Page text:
From the Confessions: The Defense of the Augsburg Confession
Concerning Love and the Fulfilling of the Law
They have taken certain sayings of the old writers, established statements as it were, and twisted them by their interpretations. They boast in the schools that good works please God because of grace, and that confidence must be put in his grace. But they distort grace by saying that it is an inclination to love God, as though the ancients meant to say that we ought to trust in our love, though without doubt, we experience how small and how impure that inclination is. It is strange that they bid us to trust in this love, since they teach us that we are not able to know whether it is even present. Why do they not set forth the grace and mercy of God toward us? As often as mention is made of this, they ought to add faith. For the promise of God’s mercy, reconciliation, and love toward us is not apprehended unless by faith. Then, since faith apprehends grace, they would be right in saying that we must trust in grace and that good works please because of grace.
Pulling It Together
The living grace of God is Jesus Christ. There is no salvation available to us without this grace. There is no grace without Jesus Christ. There is no grace without God. Grace and salvation have nothing to do with our deeds or our habits or inclinations to love God and neighbor. Should we do good? Should we love? Certainly, for because grace has appeared in Jesus Christ, it now trains us to do these things and to renounce the devil and sin. This happens because of grace but it is not grace itself. If grace is born from our own love, we would be a hopeless people. Because we understand that grace and righteousness are free gifts from God (Rom 5:17), and not our pitiful attempts to do good and to be righteous, we confess that Christ alone is our blessed hope. He is the hope that will not fail us.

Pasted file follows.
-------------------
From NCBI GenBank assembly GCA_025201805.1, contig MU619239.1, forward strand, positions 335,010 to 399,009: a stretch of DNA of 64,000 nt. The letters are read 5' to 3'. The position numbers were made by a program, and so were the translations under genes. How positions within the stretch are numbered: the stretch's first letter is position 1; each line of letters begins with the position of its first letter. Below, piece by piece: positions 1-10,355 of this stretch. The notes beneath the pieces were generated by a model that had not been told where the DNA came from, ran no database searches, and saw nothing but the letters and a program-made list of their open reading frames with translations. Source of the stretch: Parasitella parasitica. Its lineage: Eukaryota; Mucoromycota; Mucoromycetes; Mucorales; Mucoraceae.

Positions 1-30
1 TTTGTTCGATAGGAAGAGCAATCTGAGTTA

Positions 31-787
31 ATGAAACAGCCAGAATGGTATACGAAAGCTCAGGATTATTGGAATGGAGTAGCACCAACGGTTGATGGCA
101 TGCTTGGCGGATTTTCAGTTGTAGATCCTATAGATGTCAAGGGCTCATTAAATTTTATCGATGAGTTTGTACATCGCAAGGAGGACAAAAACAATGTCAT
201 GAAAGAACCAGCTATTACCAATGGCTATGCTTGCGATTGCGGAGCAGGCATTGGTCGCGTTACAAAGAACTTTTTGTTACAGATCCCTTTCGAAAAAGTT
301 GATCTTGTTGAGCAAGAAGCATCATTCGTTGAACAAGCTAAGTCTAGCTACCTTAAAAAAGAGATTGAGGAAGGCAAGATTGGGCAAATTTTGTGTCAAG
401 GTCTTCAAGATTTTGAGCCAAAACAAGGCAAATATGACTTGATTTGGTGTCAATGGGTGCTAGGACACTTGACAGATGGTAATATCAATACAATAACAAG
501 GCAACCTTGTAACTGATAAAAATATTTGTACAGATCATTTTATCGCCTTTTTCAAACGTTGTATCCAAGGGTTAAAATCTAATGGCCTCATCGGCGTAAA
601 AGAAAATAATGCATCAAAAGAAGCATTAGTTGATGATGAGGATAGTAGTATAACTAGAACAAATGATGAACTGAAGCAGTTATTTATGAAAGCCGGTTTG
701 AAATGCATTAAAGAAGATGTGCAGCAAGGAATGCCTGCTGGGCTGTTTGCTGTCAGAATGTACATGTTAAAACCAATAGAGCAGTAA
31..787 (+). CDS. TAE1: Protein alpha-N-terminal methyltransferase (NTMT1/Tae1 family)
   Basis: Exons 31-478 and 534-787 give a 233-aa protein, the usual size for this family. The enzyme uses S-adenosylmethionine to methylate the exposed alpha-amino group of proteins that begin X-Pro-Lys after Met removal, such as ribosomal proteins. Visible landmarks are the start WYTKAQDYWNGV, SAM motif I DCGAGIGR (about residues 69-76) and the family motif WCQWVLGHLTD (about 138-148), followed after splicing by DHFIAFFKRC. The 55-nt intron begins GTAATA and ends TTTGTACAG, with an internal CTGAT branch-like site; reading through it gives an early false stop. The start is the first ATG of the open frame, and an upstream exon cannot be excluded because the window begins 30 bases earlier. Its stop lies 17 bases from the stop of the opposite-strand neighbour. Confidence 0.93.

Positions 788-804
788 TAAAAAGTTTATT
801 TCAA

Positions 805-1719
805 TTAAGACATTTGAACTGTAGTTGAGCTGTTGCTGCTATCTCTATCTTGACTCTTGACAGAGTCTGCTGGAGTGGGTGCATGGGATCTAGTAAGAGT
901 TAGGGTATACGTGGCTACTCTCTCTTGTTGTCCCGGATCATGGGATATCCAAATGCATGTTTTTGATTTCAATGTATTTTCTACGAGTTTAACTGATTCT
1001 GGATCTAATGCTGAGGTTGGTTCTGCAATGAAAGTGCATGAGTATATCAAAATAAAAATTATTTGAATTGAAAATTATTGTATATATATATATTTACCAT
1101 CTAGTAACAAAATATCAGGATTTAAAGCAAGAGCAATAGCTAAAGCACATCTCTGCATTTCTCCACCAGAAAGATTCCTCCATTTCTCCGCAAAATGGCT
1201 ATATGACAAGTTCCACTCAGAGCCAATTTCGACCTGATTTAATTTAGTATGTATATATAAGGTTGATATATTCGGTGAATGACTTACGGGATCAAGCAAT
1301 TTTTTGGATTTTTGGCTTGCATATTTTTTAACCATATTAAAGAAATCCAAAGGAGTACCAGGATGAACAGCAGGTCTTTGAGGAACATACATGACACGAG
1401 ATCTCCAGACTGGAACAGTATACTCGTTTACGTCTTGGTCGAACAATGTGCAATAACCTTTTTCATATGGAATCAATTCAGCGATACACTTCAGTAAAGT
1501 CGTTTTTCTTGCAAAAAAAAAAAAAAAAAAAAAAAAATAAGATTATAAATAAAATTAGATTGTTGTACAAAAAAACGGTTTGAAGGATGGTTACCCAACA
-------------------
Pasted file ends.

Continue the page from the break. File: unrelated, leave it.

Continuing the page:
Prayer: Come quickly, Lord Jesus! Amen.
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The Smalcald Articles are often considered Luther's theological Last Will and Testament. Written in easy-to-understand language, this study is presented in a discussion formation with assigned readings from the Scriptures and the Book of Concord. Included in the study is a shorter work by Philip Melanchton called "The Treatise on the Power and Primacy of the Pope."